EDIT: Please read the whole post before automatically down voting. I KNOW the diagram is crap. That is what I am asking about. It isn't my diagram.

Original post:

I Web searched a bit and searched this site, but I didn't really see a good answer.

I thought line level voltage was insufficient to switch a transistor and I thought an audio signal coming out of an amp or preamp was a sine wave anyway.

I thought those things made the seemingly simple idea of driving LEDs to pulse with sound or music a little more difficult. Microphone input -> preamp -> rectify it to make a nice fat on/off dc signal -> drive something.

But I see this: leds respond to sound

with a circuit that looks like: enter image description here

I see other circuits (one at Instructables I think) that essentially do the same thing- connect the line level voltage directly to some transistors.

My question: I haven't a clue what is going on here. Why does this work- or does it really? What is happening? Is it that the "audio source" is really headphone/speaker level and not the line level it may be billed at and thus enough to saturate the transistor? Does this look like a recipe for disaster?

EDIT: Trying to focus things per Red Gritty Brick. I know the diagram is crap. How would you do it right?

  • \$\begingroup\$ Link to the source of your schematic is now bad. \$\endgroup\$ Jul 21 '13 at 1:49

That diagram is a rich collection of errors, to long to fit in a comment, so I'll make it an answer.

  • your diagram shows PNP transistors, but wired the wrong way round. But the TIP31C that you show next to a PNP symbol is an NPN type...
  • you have no resistor in the base wire of the transistors to limit the current. Put a 1k resistor there (in each each line)
  • you have the LEDs pointing in the wrong direction, the arrow must point towards the negative. The LED picture next to the symbol that is pointing in the opposite direction does not help for clarity.
  • you have no resistor to limit the current through the LEDs. For standard 20 mA leds put a resistor of ( 12 - ( 4 X 2 )) / 0.02 ~= 220 ohm in series with each LED string.
  • you used the symbol for a foto-transistor, which is a very different component than the power transistor you want (and should) use.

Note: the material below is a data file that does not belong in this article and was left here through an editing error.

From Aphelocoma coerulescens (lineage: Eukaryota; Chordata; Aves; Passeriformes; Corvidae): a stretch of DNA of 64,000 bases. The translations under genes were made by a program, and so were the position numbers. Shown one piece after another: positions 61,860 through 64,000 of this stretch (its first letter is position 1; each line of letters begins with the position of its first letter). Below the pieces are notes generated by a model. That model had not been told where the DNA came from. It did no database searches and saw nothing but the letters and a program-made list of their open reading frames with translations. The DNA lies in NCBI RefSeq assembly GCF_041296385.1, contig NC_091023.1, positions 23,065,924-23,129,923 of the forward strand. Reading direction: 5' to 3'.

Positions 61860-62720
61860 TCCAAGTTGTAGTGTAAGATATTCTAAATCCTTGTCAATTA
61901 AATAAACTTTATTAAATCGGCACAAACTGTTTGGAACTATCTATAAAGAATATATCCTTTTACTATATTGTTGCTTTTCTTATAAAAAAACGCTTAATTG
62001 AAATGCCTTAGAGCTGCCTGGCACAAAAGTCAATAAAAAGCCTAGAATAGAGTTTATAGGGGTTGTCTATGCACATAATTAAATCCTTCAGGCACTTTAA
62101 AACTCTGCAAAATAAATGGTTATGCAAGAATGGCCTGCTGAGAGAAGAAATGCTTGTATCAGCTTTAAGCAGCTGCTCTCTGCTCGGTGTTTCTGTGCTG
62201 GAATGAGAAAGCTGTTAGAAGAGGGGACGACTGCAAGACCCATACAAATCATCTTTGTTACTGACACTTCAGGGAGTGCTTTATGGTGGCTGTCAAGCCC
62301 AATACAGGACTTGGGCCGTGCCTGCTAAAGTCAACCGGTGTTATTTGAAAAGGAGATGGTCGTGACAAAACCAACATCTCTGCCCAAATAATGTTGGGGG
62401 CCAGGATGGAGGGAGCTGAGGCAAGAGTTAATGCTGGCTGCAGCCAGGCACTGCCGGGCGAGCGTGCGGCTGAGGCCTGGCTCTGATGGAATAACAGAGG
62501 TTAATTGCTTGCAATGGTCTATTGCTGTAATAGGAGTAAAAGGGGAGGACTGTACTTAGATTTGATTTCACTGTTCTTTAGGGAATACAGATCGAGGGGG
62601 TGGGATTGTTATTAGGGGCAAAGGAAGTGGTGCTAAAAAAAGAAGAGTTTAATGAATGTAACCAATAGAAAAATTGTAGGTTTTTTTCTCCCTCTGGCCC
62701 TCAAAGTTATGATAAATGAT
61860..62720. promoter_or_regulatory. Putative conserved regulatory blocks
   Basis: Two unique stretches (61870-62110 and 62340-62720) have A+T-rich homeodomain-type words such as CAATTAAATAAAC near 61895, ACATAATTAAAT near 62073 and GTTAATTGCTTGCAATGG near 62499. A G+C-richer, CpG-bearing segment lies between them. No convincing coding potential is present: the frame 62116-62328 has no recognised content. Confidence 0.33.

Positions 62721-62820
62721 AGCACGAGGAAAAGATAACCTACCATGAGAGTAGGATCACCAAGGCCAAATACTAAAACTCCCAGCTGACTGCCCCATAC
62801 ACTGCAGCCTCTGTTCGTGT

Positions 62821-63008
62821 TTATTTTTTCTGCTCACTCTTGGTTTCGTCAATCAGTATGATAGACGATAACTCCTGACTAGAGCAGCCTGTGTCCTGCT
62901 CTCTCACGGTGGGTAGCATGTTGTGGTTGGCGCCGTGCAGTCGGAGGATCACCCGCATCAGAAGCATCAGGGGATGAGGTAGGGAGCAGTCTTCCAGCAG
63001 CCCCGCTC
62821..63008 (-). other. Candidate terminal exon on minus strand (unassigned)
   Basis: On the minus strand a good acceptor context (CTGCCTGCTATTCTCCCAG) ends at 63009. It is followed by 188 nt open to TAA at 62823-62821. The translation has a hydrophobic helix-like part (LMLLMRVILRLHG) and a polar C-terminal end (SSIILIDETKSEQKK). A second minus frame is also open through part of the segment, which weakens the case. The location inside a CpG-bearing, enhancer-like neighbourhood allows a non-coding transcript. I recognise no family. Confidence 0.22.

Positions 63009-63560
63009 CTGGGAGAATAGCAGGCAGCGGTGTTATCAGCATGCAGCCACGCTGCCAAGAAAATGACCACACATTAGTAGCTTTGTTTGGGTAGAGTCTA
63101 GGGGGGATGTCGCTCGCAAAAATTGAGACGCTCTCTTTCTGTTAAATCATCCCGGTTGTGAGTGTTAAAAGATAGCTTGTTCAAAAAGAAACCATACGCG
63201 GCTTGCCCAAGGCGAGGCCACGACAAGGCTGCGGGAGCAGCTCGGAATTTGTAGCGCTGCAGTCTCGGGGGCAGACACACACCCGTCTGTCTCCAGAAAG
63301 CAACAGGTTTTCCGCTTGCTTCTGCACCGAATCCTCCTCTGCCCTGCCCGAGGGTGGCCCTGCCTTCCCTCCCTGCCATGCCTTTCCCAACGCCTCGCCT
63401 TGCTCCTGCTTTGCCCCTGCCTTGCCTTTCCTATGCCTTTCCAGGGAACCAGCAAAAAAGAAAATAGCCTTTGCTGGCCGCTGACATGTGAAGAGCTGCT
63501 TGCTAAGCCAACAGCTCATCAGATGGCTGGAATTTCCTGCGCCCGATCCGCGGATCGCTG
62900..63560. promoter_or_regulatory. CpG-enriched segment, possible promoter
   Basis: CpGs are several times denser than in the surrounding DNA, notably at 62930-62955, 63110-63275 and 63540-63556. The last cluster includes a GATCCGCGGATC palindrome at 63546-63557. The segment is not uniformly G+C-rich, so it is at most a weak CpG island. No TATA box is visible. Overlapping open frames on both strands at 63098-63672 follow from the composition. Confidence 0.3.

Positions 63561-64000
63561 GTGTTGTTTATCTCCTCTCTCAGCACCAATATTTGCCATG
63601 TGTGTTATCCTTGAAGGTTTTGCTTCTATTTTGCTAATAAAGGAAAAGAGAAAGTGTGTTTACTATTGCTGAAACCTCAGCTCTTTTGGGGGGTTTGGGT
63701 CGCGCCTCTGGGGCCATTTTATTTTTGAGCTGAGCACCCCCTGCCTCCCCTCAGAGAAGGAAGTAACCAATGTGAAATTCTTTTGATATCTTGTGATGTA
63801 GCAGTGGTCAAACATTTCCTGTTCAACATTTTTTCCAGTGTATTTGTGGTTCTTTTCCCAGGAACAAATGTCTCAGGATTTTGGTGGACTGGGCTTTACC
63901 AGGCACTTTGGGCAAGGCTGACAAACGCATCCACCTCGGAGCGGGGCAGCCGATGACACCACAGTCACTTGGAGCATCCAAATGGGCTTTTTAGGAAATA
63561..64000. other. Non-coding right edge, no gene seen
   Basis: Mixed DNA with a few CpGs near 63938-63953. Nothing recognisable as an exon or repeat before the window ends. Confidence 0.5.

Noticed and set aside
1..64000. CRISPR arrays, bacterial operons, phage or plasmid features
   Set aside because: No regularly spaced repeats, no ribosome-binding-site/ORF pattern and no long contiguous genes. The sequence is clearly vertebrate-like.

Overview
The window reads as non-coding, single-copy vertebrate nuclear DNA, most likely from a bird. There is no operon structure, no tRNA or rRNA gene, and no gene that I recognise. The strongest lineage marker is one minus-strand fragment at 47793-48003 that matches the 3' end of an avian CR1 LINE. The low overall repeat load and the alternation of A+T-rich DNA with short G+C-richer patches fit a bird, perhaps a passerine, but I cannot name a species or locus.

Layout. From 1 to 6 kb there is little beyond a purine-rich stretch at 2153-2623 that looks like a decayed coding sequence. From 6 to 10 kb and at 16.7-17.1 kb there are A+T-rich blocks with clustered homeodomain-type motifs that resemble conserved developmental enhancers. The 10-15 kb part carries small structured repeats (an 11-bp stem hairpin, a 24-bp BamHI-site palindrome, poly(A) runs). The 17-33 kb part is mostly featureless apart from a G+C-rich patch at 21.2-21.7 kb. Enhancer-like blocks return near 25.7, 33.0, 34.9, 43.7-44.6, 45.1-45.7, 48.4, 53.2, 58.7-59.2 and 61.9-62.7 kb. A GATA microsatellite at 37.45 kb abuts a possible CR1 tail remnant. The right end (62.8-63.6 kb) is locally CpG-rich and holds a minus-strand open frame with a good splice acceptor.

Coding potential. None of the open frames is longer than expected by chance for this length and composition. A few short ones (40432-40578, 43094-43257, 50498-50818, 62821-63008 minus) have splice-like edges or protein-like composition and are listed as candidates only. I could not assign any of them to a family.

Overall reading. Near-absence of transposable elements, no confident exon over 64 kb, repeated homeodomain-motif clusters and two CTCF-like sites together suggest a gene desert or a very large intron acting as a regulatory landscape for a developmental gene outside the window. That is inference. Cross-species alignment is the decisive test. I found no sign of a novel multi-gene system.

If you want to get this to work, either find a better instructable or dive into the theory yourself.

  • \$\begingroup\$ "I" don't have any of that. I didn't make the diagram- in fact it seems wrong to me as well and that is the root of my question. Frankly, I don't see how it would work as drawn. Edit: I'm hoping somebody will post the real way to do this. Hint. \$\endgroup\$
    – mikeY
    Jun 20 '13 at 19:39
  • \$\begingroup\$ - I'm not sure you read my question. You say "If you want to get this to work, either find a better instructable or dive into the theory yourself." First off, I don't need your open hostility. Second, I thought I displayed a little better knowledge of what is going on than appears to be shown in the diagram. You have done a fine job identifying several of the flaws in the diagram. I was more interested in why this seems to work for the people that posted it and the better/right way to do this. \$\endgroup\$
    – mikeY
    Jun 20 '13 at 19:54
  • \$\begingroup\$ @MikeY your Question contains five separate questions, your comment contains a sixth ("how to make LED brightness respond to a line-level audio signal"). maybe you can edit your Question to focus on a single issue. \$\endgroup\$ Jun 20 '13 at 19:55
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    \$\begingroup\$ My answer to "why does this work" is "this does NOT". There might be something that works, but that is not the diagram you show. \$\endgroup\$ Jun 21 '13 at 5:33
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    \$\begingroup\$ @mikeY - You're missing the critical point that Wouter et.al. are trying to get across. What is in the drawing is not what the people doing the original writeup actually made. They're equally poor in accurately depicting their circuit as they are in drawing a schematic. \$\endgroup\$ Jul 21 '13 at 1:49

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